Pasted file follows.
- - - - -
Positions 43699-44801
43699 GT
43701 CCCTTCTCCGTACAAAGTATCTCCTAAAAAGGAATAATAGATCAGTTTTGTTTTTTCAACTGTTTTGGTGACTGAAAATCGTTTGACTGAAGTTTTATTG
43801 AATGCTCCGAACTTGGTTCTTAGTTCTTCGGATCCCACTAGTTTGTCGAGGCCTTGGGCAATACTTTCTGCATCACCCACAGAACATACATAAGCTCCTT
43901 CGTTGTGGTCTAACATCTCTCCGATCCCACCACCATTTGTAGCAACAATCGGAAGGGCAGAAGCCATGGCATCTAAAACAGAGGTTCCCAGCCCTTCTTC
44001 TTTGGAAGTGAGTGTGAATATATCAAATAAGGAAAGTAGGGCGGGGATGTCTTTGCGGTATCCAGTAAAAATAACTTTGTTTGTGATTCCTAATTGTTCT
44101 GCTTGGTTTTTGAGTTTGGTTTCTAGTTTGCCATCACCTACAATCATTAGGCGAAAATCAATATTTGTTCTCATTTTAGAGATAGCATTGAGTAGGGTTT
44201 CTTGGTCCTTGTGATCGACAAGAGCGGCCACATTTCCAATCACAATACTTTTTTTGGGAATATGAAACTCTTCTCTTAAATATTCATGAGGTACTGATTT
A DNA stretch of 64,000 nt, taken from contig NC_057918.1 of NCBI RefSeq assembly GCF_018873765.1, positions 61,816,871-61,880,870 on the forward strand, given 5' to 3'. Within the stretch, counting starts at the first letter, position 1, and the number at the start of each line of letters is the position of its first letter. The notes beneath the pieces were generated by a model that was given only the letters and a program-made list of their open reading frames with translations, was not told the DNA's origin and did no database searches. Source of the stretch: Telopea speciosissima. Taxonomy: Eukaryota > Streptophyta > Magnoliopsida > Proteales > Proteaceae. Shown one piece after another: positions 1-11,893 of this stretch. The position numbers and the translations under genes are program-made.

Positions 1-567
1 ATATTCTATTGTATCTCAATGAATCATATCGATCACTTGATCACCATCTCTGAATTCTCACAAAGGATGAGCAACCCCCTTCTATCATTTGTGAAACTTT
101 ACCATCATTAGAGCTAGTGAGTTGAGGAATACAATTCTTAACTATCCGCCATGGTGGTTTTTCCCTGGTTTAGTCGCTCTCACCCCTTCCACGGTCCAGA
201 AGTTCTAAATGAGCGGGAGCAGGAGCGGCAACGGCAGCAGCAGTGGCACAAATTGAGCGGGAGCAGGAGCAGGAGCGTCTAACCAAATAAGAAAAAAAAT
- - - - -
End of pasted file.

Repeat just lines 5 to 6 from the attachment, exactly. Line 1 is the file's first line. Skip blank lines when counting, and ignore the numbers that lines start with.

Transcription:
43901 CGTTGTGGTCTAACATCTCTCCGATCCCACCACCATTTGTAGCAACAATCGGAAGGGCAGAAGCCATGGCATCTAAAACAGAGGTTCCCAGCCCTTCTTC
44001 TTTGGAAGTGAGTGTGAATATATCAAATAAGGAAAGTAGGGCGGGGATGTCTTTGCGGTATCCAGTAAAAATAACTTTGTTTGTGATTCCTAATTGTTCT